What they’re into … with Greg and Jody (Beach Treasures and Treasure Beaches)

Happy Tuesday! I am sure you know by now, but this is a series I have been featuring each Tuesday this summer to get a special sneak peek at the different personalities behind the scientists, activists, and educators (including bloggers) who play an integral role in the marine science conservation field. It’s essentially an extension of the overwhelmingly popular and well done Tumblr blog, This Is What A Scientist Looks Like, (BCS was featured in April!) which sets out to illustrate that scientists are not just crazy haired nerds in lab coats. I’ve sent a list of 15 random questions to some folks I know and asked that each person share at least their answers to 5 of them. Today It’s a two for one deal with Greg and Jody Diehl, from Beach Treasures and Treasure Beaches.

Greg and Jody of Beach Treasures and Treasure Beaches, in Venice, CA

Greg has lived around water all of his entire life … that is until he moved to New Mexico to start a business. Growing up in Wisconsin lakes, rivers, and beaches were never far away. And, after joining the Navy he basically lived on the water!  From the Red Sea to the Caribbean, the Indian Ocean to the Atlantic, and through the major canals, he’s literally been around the world.  He and his wife, Jody, have always enjoyed beaches, boats,  and vacations by the sea!

Jody is a beachcomber to the core. She says, “any beach, any time”. She collects seashells, beach glass, beach rocks, travel books, photos, and very happy memories. Family and friends make the best day at the beach even better for her. She grew up in Chicago with 26 miles of beautiful Lake Michigan shoreline. Having traveled to 49 states (Alaska, she’s on her way!) and many foreign countries, she always find myself gravitating to the shorelines and beaches.

Greg and Jody have been married for 35 years.  They have three wonderful daughters, one super son-in-law, and two beautiful grandchildren. Their middle and youngest daughters are “Treasure Hunters” on the site and their oldest daughter is a frequent contributor. The family (including adorable grandchildren) is often pictured on the blog’s posts. Beach Treasures and Treasure Beaches has become quite a family affair!

What is your favorite Sunday breakfast?
We both agree: Greg’s delicious homemade cinnamon rolls.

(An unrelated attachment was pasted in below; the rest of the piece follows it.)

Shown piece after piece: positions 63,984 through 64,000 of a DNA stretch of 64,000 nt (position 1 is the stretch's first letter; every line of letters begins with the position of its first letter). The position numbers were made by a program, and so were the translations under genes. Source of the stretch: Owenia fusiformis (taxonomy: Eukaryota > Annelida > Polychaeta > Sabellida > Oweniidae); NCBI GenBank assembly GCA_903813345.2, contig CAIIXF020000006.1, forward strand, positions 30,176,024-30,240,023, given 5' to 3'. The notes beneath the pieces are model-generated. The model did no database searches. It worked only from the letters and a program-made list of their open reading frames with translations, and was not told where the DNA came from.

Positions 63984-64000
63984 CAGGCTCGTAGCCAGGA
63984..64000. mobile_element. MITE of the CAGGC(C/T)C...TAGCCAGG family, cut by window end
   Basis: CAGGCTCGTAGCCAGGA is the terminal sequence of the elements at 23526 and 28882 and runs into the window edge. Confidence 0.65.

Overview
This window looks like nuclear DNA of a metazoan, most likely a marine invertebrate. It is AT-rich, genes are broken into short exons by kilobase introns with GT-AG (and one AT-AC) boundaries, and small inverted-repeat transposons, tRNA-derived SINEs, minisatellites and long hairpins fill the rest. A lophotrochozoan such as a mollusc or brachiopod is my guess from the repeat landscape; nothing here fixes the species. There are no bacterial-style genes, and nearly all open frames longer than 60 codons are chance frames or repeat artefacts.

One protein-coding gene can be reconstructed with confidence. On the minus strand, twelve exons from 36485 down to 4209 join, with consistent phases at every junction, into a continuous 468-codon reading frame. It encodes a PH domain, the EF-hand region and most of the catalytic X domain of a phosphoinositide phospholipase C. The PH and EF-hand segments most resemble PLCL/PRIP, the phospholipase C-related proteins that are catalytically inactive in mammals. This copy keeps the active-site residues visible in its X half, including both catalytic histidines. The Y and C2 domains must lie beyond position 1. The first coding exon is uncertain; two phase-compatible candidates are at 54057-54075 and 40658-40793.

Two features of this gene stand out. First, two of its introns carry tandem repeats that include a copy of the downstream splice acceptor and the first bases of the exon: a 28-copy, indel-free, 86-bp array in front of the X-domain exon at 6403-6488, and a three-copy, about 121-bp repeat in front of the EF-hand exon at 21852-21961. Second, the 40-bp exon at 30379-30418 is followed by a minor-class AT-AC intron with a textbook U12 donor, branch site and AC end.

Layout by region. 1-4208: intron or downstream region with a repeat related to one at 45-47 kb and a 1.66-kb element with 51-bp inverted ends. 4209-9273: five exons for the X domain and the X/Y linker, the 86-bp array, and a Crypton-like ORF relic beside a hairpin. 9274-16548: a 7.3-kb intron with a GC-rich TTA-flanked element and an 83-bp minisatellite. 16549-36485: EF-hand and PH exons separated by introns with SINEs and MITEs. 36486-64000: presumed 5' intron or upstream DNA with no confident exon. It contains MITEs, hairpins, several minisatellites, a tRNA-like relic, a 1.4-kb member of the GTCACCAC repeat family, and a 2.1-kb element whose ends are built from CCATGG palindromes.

Which sitcom character do you relate to?
Tim, The Tool Man, Taylor and his lovely wife, Jill. (Home Improvement)

What is your favorite pastime?
Besides beachcombing, tide pooling, and anything beach related? Pretty much anything that includes our two grandchildren is a winner. We love to get out and hike, make it to UNM Lobo baseball games, and attend any concert or event in which our kids are performing!

What three things would you take with you to an island?
A yacht and our two grandchildren.

Are you a night owl or a morning person?
We’re both morning people.  That means that we are up to watch the sunrise on the beach when we are on vacation.  At home Jody’s motto is: If it’s not on my desk by 10:00 AM, I’ll get to it tomorrow!

What is your favorite room in your home?
Our favorite room in the house is our entry/sunroom. But we especially enjoy the backyard patio.  Living in Albuquerque, we can enjoy the outdoors year round.  Our family loves to eat our meals outside in the fresh, New Mexico air.

What is your favorite sundae topping?
Carmel for Greg, marshmallow cream for Jody.

Don’t forget to read the rest of the “What they’re into …” series.

Don’t hide your head in the sand

A few weeks ago I had the pleasure meet up with Jen Miller, a freelance reporter, to discuss some of the little known and finer attributes that the often pesky ‘sand’ brings to our beaches. For instance, did you know that all beach sand contains quartz? The odd thing is that the land surrounding some beaches doesn’t contain any quartz. Read her article from NewsWorksNJ to find out how the quartz arrives on some shorelines, as well as why sand is an integral part of the dune ecosystem that we rely on to protect our homes from big storms and waves.

Please feel free to email info@beachchairscientist.com with any questions, comments, or suggestions for posts.

5 fun facts about seahorses

English: Hippocampus zosterae at the Birch Aqu...

English: Hippocampus zosterae at the Birch Aquarium, San Diego, California, USA. (Photo credit: Wikipedia)

  1. The female lays her eggs in the male’s tummy pouch, he then incubates them for about 30 days, then they hatch.
  2. Seahorses do not have a stomach; they eat constantly to help get enough food to digest.
  3. Seahorses do not have teeth; they have a fused jaws, so they kind of suck up their food like a straw.
  4. Seahorses can be an inch to a foot more in size.
  5. Seahorse species vary in monogamy.

Do you have another great question? Check out www.beachchairscientist.com and let us know what you always ponder while digging your toes in the sand!